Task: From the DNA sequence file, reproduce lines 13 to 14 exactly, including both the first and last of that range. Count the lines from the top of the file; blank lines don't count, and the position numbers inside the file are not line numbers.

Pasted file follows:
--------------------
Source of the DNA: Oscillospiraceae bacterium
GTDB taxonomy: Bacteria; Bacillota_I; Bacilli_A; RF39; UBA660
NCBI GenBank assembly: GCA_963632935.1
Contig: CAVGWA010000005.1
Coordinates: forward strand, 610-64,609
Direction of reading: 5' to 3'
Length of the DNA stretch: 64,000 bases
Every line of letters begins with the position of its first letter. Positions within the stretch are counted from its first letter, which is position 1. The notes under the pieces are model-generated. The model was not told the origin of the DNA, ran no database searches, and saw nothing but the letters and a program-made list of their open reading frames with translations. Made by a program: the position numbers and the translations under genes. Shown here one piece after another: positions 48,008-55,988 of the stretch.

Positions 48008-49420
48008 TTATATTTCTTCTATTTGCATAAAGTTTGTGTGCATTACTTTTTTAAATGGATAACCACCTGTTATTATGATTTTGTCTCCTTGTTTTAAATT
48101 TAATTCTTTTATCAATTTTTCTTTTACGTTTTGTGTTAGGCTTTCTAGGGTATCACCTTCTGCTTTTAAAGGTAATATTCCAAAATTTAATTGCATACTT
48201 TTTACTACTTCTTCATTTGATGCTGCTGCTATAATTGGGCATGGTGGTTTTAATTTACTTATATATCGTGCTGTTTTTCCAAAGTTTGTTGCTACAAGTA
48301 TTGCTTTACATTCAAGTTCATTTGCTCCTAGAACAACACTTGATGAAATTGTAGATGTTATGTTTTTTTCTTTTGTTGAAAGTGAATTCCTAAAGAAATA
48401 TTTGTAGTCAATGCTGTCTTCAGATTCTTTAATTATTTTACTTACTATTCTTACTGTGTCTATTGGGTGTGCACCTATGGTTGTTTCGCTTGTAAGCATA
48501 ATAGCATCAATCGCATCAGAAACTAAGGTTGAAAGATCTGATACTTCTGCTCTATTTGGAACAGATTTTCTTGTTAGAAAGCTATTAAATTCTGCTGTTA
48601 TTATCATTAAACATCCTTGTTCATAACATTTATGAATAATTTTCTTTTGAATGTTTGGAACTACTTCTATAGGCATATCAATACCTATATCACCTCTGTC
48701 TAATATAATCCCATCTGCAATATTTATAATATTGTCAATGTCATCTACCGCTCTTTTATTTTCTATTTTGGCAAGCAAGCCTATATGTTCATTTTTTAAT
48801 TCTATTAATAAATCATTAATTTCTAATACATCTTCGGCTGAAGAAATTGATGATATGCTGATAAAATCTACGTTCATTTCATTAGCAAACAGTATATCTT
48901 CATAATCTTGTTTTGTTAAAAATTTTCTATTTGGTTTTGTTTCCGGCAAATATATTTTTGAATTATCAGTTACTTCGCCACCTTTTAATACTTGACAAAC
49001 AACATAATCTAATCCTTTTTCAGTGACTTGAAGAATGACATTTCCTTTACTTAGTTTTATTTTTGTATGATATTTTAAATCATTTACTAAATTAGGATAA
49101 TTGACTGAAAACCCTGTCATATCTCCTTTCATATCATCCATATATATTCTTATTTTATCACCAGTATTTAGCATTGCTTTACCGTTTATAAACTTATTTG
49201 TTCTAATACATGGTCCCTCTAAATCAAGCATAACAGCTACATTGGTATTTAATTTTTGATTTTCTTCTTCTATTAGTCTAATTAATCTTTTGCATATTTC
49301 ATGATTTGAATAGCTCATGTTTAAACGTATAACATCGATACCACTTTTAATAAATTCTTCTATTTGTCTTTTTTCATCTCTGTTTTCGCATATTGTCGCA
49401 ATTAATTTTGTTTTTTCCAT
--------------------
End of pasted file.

48301 TTGCTTTACATTCAAGTTCATTTGCTCCTAGAACAACACTTGATGAAATTGTAGATGTTATGTTTTTTTCTTTTGTTGAAAGTGAATTCCTAAAGAAATA
48401 TTTGTAGTCAATGCTGTCTTCAGATTCTTTAATTATTTTACTTACTATTCTTACTGTGTCTATTGGGTGTGCACCTATGGTTGTTTCGCTTGTAAGCATA